Day 21: Fiona Melrose: Poetry performed alchemy on my prose

Day 22: Reasons to Live, Reasons To Love, Reasons to Write

Day 23: What’s important to you Day 24: Using your writing creatively for financial resiliance

Day 25: Bowie WritePrompt & Gerry O’ Donnell Story  Day 26: The benefits of laughter

Day 27: Claire King: How do you keep the joy in writing?

Day 28: Take Heart

Day 29: Guest Post Eliza Green: Why Self-Publishing can be good for Debut Authors

Day 30: The Benefits of Creative Pursuits: Feltmaking and more

Day 31: When writing is at the heart of us we will not let it go


The dictionary definition of keeping head above water says:

1. Lit. to keep from drowning when swimming or floating. I was so tired I could hardly keep my head above water.
2. . Fig. to manage to survive, especially financially. We have so little money that we can hardly keep our heads above water. It’s hard to keep your head above water on this much money.
3. Fig. to keep up with one’s work. It’s all I can do to keep my head above water with the work I have. I can’t take on any more. We have so many orders that we can hardly keep our heads above water.
These definitions cover the physical, financial and organizational challenges we face. But there are also emotional and creative aspects.
So what I want to do in these 31 days of January is to explore ways of keeping our heads above water in all the areas above. I want to talk about keeping ourselves mentally and physically able, to enhance our creativity and to deal with financial issues as well. These are all things that have been covered here to some extent but this will be a more focussed and practical approach, using real examples and including fun activities and challenges. Alternatively we can have a long nap till February comes.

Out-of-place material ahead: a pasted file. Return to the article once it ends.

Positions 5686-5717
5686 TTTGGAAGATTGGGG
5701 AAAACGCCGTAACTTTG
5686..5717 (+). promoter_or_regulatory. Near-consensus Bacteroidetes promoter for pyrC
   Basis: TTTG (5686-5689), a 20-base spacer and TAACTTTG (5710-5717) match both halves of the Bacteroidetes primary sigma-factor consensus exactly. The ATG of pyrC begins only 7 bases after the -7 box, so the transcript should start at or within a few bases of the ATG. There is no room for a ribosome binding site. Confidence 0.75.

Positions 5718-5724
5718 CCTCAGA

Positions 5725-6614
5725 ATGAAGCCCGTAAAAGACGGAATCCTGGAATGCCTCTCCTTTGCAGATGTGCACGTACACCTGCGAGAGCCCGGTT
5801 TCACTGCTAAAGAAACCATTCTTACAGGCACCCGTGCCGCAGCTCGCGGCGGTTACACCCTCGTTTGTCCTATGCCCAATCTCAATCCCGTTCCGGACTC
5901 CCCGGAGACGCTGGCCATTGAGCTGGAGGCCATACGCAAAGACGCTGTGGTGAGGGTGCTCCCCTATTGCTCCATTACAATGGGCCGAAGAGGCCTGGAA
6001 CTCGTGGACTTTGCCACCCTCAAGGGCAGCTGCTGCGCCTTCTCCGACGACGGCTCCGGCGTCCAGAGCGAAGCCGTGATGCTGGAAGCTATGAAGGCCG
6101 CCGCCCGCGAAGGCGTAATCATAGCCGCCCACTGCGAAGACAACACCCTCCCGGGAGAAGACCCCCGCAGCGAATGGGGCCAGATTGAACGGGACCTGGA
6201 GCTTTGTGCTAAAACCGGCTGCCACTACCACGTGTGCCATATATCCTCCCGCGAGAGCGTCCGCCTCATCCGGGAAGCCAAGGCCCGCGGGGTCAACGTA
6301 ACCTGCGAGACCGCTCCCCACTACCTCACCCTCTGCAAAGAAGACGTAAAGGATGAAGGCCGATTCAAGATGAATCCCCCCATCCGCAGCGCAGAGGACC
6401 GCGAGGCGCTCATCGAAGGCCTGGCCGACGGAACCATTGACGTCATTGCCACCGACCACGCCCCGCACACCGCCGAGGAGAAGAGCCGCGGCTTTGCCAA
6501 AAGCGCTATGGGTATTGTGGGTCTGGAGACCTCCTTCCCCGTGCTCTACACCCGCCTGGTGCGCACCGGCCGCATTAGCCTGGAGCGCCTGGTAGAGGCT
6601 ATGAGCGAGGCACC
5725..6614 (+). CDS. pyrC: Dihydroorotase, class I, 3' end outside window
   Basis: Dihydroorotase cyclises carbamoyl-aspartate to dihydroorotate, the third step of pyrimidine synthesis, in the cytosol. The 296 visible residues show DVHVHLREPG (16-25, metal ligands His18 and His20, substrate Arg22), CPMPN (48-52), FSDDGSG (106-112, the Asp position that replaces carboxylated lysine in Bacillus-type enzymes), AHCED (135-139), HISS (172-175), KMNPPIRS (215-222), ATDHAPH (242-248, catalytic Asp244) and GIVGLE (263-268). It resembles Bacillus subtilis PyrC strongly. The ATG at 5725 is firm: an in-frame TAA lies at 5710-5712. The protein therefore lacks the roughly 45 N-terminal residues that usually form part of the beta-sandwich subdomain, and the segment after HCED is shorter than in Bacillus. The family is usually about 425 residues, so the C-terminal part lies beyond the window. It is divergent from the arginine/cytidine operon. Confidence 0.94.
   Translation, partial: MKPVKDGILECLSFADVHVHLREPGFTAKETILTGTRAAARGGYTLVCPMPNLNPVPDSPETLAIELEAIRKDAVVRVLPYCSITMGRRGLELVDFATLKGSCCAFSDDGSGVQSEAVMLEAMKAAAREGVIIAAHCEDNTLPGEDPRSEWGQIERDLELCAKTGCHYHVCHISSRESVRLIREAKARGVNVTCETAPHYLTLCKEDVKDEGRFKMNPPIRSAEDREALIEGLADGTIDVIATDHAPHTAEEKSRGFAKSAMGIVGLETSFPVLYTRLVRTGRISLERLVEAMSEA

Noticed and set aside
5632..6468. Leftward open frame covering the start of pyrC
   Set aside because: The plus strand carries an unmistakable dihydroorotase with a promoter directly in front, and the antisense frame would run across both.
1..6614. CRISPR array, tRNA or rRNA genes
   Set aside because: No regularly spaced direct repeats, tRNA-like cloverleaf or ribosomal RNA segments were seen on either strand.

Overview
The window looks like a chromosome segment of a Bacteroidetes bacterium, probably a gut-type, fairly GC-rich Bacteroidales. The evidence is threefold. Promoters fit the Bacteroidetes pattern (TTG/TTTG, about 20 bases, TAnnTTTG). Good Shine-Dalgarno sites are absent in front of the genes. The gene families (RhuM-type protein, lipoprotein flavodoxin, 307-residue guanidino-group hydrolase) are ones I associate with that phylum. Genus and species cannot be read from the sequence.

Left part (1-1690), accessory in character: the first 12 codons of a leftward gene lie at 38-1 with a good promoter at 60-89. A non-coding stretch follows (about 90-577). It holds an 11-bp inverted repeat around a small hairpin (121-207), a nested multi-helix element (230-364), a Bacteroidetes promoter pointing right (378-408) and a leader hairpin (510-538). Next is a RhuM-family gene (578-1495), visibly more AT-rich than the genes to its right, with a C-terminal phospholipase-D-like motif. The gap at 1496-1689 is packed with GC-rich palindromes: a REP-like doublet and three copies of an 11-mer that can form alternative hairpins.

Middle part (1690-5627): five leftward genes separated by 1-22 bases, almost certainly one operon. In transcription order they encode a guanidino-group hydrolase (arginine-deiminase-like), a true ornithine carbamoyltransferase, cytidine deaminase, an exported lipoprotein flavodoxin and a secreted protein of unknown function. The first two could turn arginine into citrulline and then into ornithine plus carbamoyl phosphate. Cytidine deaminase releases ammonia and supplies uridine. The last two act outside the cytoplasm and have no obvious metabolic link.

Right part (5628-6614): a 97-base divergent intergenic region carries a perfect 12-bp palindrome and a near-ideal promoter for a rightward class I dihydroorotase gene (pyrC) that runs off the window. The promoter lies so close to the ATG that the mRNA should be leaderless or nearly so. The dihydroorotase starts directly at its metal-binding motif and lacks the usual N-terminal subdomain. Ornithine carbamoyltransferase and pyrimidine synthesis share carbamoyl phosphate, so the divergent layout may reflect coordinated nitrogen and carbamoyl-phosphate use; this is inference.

There’ll be an at least weekly creative challenge, some of these will be competitions for prizes. We’ll also have various other fun challenges and exercises. Every post will be interactive and allow people to share their experiences good, bad or indifferent of what we’ve been doing.
I’m not a guru. I don’t have all the answers. I want to know what works for you, what you’ve tried and if we suggest something new here I want you to tell me if it worked or if it didn’t and if the idea sucked. I am also very open to suggestions as to areas to explore. My background is psychology and communications so while I might lean in those directions I’d be glad to be drawn to other ways of looking at things.
For anyone who has done the Nanowrimo writing challenge (or any other) or Weightwatchers or anything of that ilk, what really gets us going is the camaraderie, the sense of charting our progress alongside others, comparing our ups and downs, so I’m hoping to get a good sense of community here. If you like what’s happening, share with friends and always comment and reply to what others are sharing.
If you want to make sure to receive all the 31 ways to keep your Head above Water posts, sign up for email notification on the sidebar. This is my general blog notification but if you get fed up of me after 31 days you can unsubscribe! I’ve also set up a twitter account specially for this. It’s @31HAW (the more obvious handles were taken!) Otherwise I’m at @alisonwells. I’ll also hashtag on twitter mainly under #31haw and #headabovewater. I’m on facebook as Alison Wells but if we move to anything specific will let you know!
Posts will commence later today with a walking/running post. So my first challenge to you is to go for a vigourous walk today and come back later and answer some questions about how it worked for you creatively and energetically. We’ll also see how walking goals work & if there’s any point!